This summer in London the United States will send its best players to London to compete for Olympic gold. Well, it’s best players minus Dwight Howard and Derrick Rose… okay, we’re sending our best healthy players to compete for Olympic gold.
But David Stern has said he wants this to be it — by Brazil in 2016 he wants the Olympics to be an under-23 tournament like is done for Olympic soccer. Top stars would only be called on once every four years for the World Championships. You know Stern is pushing for this because his owners — most vocally Mark Cuban but many others — don’t want their best players taking on the extra responsibility (and injury risk, and wear and tear).
But there’s another side to this — the NBA wants some money out of these international tournaments, reports Adrian Wojnarowski of Yahoo.
For the use of its most marketable players, the league office and many NBA owners are determined to create a financial partnership with FIBA for a World Cup that would allow the NBA to significantly share in the windfall of revenues.
“The owners would be a lot more comfortable letting star players play internationally if they’re sharing in the revenue,” one league source told Yahoo! Sports.
It’s all about the Benjamins. Money generated from Olympic basketball goes to the International Olympic Committee and the NBA owners see none of it. They want to get paid.
A partnership with FIBA changes the economic model for the major international basketball tournaments. Now, if the NBA gets a cut the other top leagues that send players — the Spanish ABC league — may want a cut of revenue as well. But that could be worked out.
Bottom line, if you want to know who will represent the USA in Brazil in four years look at the guys who are 19 and under now.
By the way, Cuban still isn’t happy. He tells Woj the NBA should start and own its own major international tournament with its stars so it makes all the money. Spoken like a true billionaire owner.
The Bulls’ point-guard position is a quagmire.
Kris Dunn and Cameron Payne are both injured (and not necessarily good). Jerian Grant is maybe an adequate backup pressed into starting. Ryan Arcidiacono is on a two-way contract.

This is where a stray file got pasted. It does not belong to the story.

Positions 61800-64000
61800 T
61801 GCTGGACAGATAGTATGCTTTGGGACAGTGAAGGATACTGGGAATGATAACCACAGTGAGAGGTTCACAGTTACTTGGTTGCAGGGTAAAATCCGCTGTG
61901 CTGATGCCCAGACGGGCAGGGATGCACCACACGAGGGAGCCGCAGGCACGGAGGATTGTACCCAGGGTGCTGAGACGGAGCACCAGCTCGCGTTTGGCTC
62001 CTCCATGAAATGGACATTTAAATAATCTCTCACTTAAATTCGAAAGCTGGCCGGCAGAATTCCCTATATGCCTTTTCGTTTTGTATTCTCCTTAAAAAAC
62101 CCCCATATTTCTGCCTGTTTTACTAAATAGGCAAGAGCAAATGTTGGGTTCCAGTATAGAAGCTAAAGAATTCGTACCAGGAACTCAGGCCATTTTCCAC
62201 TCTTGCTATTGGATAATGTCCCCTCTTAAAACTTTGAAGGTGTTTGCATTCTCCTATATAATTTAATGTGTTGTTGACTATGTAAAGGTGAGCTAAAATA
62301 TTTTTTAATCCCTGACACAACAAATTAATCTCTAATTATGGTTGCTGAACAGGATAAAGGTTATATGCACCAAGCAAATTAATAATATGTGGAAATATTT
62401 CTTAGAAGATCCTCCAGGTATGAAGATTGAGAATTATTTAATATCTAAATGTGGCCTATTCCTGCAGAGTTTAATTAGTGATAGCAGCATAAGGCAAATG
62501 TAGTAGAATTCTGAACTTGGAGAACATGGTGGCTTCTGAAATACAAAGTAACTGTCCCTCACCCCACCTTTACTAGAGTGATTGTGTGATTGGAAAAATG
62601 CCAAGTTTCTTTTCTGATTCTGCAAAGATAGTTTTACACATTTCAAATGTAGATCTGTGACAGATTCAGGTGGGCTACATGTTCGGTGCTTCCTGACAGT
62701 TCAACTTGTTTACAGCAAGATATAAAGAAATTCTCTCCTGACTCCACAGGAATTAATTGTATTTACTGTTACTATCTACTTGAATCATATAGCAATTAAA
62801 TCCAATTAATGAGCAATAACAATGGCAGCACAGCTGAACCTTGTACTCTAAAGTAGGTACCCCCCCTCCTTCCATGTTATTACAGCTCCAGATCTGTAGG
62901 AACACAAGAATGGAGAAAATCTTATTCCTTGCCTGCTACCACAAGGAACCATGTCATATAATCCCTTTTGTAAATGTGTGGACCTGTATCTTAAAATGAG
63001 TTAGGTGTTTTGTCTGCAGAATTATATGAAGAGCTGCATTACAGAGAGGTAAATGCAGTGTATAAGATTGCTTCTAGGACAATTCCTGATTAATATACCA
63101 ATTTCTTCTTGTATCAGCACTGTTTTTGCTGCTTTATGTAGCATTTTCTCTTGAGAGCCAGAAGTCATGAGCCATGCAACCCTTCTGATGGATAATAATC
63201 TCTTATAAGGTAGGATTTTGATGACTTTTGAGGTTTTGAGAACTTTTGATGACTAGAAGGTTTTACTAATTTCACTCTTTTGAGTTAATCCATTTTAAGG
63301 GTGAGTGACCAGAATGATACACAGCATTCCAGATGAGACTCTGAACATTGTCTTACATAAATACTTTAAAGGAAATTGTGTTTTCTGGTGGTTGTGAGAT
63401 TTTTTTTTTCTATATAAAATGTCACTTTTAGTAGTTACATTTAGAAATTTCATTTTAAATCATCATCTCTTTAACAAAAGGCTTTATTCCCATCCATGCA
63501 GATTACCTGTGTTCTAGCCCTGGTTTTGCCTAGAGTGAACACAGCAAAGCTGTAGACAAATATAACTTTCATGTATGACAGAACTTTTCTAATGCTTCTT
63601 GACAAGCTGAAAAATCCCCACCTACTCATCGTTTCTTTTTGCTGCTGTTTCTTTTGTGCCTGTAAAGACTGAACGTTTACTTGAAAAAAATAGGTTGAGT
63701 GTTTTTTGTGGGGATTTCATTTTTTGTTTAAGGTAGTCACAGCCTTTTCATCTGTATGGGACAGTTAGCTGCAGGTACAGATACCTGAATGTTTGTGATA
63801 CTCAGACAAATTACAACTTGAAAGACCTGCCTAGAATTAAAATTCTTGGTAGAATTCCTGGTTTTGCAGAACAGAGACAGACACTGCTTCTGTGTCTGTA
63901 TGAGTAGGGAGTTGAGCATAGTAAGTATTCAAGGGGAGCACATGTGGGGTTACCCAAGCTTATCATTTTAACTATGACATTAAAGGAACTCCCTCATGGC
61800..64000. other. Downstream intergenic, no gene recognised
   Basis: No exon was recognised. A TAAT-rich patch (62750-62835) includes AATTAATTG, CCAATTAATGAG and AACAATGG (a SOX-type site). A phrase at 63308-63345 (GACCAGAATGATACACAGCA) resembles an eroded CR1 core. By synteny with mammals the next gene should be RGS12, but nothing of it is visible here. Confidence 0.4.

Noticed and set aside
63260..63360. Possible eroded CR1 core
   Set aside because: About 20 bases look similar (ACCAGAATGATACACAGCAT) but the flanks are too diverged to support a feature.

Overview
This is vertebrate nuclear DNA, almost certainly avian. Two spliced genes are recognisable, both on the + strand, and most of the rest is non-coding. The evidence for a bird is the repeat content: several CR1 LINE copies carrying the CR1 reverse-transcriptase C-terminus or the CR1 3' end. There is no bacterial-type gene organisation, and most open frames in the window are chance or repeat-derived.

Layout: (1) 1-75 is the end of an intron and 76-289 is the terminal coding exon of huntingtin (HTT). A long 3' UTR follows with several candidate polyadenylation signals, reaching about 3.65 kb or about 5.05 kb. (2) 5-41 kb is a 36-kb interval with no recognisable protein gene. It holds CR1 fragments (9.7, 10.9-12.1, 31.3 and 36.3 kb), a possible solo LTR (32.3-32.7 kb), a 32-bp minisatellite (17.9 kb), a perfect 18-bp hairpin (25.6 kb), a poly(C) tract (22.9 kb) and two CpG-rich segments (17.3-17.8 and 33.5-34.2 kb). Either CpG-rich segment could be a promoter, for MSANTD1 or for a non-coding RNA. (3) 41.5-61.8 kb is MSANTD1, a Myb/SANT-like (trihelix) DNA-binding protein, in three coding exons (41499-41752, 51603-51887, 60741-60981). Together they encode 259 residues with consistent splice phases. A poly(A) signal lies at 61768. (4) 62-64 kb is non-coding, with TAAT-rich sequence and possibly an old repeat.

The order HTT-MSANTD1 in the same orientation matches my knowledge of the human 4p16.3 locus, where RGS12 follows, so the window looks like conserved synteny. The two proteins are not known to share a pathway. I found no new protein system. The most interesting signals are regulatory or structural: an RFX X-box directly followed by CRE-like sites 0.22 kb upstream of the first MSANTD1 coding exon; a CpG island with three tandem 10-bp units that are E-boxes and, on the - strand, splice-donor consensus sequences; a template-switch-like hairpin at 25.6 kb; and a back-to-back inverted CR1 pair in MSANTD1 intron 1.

Enter Kay Felder.
The Chicago Bulls announced today that the team has waived forward Jarell Eddie and center Diamond Stone, and claimed guard Kay Felder off waivers.
Felder was waived by the Hawks, who acquired him in a salary-dump trade from the Cavaliers. Cleveland drafted Felder No. 54 last year, but ran out of roster spots this year.
Felder is only a moderate prospect. He impressed in the D-League, but at 5-foot-9, he has significant limitations. (His size also makes him incredibly fun to watch when he gets rolling.)
For Chicago, he’s a quite-noteworthy addition.
Dwyane Wade revealed last year that LeBron James refuses to use his phone internationally unless he’s on Wi-Fi.
LeBron’s friend and new Cavaliers teammate again brought up that claim, and LeBron confirmed – then went even further about his own cheapness.
LeBron in a joint interview with Wade on ESPN:
No. I’m not doing that. I’m not turning on data roaming. I’m not buying no apps. I still got Pandora with commercials.
LeBron – he’s just like us!
As funny as that line is, keep watching to see LeBron hilariously explain how his hairline affects his interviews.
Last year, Russell Westbrook had a historic season on his way to the MVP award, with James Harden and Kawhi Leonard right on his heels. But heading into this season, the dynamic for MVP — and many of the NBA awards — feels very different and wide open.
In this latest PBT Extra, I lay out my preseason predictions for every award — LeBron James for MVP, Ben Simmons for Rookie of the Year, and on down the list. There are a few leaps and surprises in there (predicting Most Improved or Sixth Man before the season is a crap shoot, so why not gamble).
Now the predictions season is over, let’s get on to the games.
Jazz point guard Dante Exum hurt his shoulder in a preseason game – an injury that immediately looked like it could be season-ending.
Though Utah doesn’t outright say Exum is done for the year, this doesn’t engender much hope.
The following is a medical update on Utah Jazz guard Danté Exum who suffered a separated left shoulder on October 6 vs. Phoenix.
After further evaluation, Exum (6-6, 190, Australia) has elected to undergo surgery to stabilize the AC joint of his left shoulder. The surgery is scheduled to take place Tuesday, October 24 in Los Angeles. Further updates will be provided when appropriate.
Exum (obviously) didn’t receive a contract extension before today’s deadline, so he’ll become a free agent next summer. After one full missed season already and two years of limited effectiveness, it’s not even clear Utah will extend Exum a qualifying offer to make him a restricted free agent. The former No. 5 pick almost certainly won’t meet the starter criteria, which means his qualifying offer would be worth $4,333,931 (down from $6,619,903 based on his draft slot).
The Jazz will start Ricky Rubio, and Raul Neto will be the primary point guard behind him. Wings Rodney Hood, Alec Burks, Donovan Mitchell and Joe Ingles can all share facilitating duties.
Utah will probably be just fine without Exum this season, which speaks to his marginal place long-term.